‘Aussie Rib King’ and ‘The Smoke Ring King’ are a just a couple of nicknames this man has deservedly acquired since smashing the BBQ Low’n’Slow Pork Rib Category (so far) in this year’s nationally sanctioned BBQ Competitions.
Lukas Armstrong is from team Rollin Smoke BBQ and we invited him to give us his BBQ master-Jedi tips on recreating the best BBQ Pork Ribs at home.
We are told it can be done on any old BBQ (woo-hoo) but it’s got to be Charcoal fuel, all the way! Music to our ears…
So here it is people, straight form the #RibKing’s Smoker… The How To’s and Hot Tips on creating great Low’n’Slow BBQ Pork Ribs at your place!
Q: Lukas, when buying ribs, what should we ask for? How can you spot a good rib? And how many should we get?
A: Generally you can ask for a Spare Rib or Baby Back Ribs. (Pork) Myself I tend to use the Baby Backs a lot for comps. The biggest issue we have in Australia when it comes to pork ribs is most of that part of the pig is used for bacon so its cut very close to bone (we call these shiners, where you can see bone showing on top of your ribs) In most cases this isn’t perfect as you don’t get a lot of meat for you money.
Look for 1cm to 1.5cm of meat on top of the bones as a guide. In terms of how many to get? Depends how hungry you are…. ribs can be very addictive. Some people might only eat 2 or 3. But 10+ ribs isn’t a problem if you’re hungry.
(We hope he means individual ribs and not 10+ racks!)
Q: Prepping the Ribs – What’s a classic easy rub or sauce combo to use? How long should you leave it on?
A: The #1 rule when prepping your ribs is to remove the membrane on the back side of the rib first! Using a butter knife, just slid it under the membrane on one of the outer bones and use a piece of paper towel to grab it and pull it off. Don’t stress if it doesn’t come off in one go, so don’t be too worried, just make sure your get it all as it won’t break down when your cooking. It also won’t allow your rubs and marinades to penetrate the meat on the ribs.
I normally rub my ribs at least 2 hours before cooking and then wrap them in plastic wrap and leave them in the fridge until ready to cook.
When it comes to cooking ribs it’s a bit of a guessing game there isn’t really a set time you cook them for, generally it’s to do with the feel , you will know they are cooked when you can pick them up from one end and they bend nice and easy almost to the point where they bend in half.
When doing you ribs low and slow over charcoal or in a wood fire / smoker you don’t want to over smoke them so give them 2 or 3 hours unwrapped in the cooker then wrap them up in foil with a little liquid / sauce and butter, don’t be shy to use butter it helps keep your ribs moist plus adds another level of flavour and gives them a great shine.
Q: Prepping the BBQ – What type of BBQ can you use? What Charcoal works best? Do I need special woodchips to add smoky flavour?
A: You can cook ribs in just about any type of Charcoal BBQ and it really depends on how big the rack of ribs is. If you do find them too big for your BBQ don’t be scared to cut them in half. Normally if I’m just cooking for the family I use my UDS (ugly drum smoker) similar to your kettle BBQ just a little bit bigger.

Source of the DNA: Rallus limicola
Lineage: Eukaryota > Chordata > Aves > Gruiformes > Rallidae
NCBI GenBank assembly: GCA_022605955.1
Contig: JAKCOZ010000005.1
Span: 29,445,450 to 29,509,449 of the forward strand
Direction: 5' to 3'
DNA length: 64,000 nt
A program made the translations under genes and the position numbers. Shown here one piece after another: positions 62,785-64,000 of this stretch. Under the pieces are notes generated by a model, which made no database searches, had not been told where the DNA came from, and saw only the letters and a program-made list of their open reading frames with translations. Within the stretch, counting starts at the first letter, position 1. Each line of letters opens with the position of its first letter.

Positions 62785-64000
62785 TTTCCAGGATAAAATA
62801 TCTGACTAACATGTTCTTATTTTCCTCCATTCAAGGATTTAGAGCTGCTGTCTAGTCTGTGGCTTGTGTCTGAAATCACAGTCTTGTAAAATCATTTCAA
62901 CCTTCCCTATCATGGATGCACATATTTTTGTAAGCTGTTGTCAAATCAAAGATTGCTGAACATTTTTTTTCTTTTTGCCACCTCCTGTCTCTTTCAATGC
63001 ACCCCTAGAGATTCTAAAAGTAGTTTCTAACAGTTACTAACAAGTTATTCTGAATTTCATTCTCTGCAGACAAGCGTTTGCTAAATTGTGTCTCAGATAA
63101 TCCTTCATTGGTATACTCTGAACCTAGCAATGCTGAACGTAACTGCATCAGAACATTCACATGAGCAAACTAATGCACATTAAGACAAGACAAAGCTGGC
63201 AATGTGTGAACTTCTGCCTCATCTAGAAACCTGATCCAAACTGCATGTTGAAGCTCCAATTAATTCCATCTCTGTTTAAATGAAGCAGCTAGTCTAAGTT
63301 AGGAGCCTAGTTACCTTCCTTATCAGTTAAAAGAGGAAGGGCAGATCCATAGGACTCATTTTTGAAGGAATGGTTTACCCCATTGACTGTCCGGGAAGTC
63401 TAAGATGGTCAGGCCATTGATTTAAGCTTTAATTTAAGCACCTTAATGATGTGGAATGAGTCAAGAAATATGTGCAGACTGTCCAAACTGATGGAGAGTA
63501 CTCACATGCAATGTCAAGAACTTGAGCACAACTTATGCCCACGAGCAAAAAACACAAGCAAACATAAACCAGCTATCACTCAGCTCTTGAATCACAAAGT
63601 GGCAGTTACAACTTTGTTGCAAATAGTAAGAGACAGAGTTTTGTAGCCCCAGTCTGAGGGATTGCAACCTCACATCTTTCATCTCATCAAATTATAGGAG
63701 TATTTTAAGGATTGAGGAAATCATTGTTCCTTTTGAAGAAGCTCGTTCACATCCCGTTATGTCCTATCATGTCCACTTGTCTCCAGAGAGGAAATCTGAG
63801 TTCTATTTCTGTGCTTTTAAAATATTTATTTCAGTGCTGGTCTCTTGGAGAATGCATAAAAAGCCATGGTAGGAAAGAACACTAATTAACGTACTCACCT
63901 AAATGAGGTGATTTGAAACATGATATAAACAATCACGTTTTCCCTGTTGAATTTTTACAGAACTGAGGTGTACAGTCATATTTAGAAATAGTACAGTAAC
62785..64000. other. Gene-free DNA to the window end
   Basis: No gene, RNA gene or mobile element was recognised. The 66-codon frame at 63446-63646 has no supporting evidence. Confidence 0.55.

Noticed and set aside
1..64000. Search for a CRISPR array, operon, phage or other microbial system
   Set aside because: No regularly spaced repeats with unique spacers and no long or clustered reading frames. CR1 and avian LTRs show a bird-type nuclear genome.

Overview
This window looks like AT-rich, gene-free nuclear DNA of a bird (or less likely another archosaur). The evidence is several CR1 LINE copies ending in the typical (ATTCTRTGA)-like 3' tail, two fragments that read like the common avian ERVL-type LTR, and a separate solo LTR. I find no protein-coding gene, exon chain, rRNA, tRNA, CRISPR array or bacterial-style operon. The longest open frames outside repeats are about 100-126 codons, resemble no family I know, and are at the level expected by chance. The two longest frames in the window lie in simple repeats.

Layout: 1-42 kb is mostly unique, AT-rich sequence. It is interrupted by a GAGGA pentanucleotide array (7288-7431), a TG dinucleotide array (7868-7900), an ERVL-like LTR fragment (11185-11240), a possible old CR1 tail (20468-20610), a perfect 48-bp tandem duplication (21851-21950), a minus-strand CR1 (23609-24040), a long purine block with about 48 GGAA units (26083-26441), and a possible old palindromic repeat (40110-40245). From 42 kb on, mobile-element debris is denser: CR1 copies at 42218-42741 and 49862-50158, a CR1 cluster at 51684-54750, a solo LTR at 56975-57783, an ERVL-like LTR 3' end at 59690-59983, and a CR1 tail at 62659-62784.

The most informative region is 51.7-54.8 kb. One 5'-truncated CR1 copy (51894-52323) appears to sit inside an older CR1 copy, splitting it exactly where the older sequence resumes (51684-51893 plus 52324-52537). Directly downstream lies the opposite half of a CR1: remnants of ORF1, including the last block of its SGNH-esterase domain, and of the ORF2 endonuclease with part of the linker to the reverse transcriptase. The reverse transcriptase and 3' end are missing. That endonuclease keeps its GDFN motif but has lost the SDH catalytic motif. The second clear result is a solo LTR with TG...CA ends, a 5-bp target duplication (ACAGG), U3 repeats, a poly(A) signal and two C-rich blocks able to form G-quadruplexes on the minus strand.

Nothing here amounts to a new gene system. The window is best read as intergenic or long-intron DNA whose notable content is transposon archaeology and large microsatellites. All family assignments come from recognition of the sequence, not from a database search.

When it comes to charcoal I mostly use the Firebrand Hardwood Lump charcoal mixed with just a few of the Firebrand classic briquettes and mix in a small amount of cherry wood for flavour. Or if I’m out of that, apple is also great with pork. But, you don’t need to add the fruit woods if you don’t have them. The Hardwood lump will give off enough smoke by itself to flavour your meats nicely.
I use my Firebrand chimney with 2 Firebrand fire lighters under it to get my charcoal going. In no time at all you will be ready to cook. Every BBQ is different so knowing exactly how much charcoal you need to use comes with a bit of trial and error but to be safe it’s always better to start with too much than not enough. So fill that Chimney right up!
Pile the charcoal up on one side of the BBQ and place your ribs on the frill on the opposite side of the BBQ for an indirect cooking method. Before you put in the ribs, check the temperature of the BBQ . If you are just starting out I would try and keep the temps a bit lower then what we would do with our competition ribs. Aim for around the 225F – 240F range (110C). When you are feeling more confident with your cook you can start to cook at higher temps around the 300F (150C) mark. Most kettle style BBQ’s have a temperature gauge in the lid. They aren’t exactly accurate but it’s a good guide. And if you find the BBQ gets too hot, then use your Firebrand chimney as a resting place for lit charcoal in case you need it later on.
Q: How long should you cook the ribs for? How about resting time?
A: The cook time on your ribs varies a lot from cooker to cooker and rib to rib. You can cook them in as little as 2 hours or as long as 6. Once my ribs are cooked to the point I’m happy with I wrap them with some butter and sauce and then cook till they have the nice feel – a lot of BBQ has to do with the feel of the meat this only comes from trial and error . Then I rest them as long as I can, I try for at least 1 hour but if you go longer that won’t matter
Q: Any other ‘secret tips’ along the way to help us regular Backyard BBQ’ers?
A: don’t over complicate things for yourself. Keep your rubs and sauce simple. You can get just about everything you need to cook a decent rib from your local supermarket, BBQ Supply store or order online from Firebrand. If you think your ribs will take 4 hours to cook , allow yourself 5 just in case , best to give yourself more time and have a better finished product then rush them and have a tough rib.
You can drool over more of Lukas’s BBQ creations on his Instagram account @rollinsmokebbq_lukas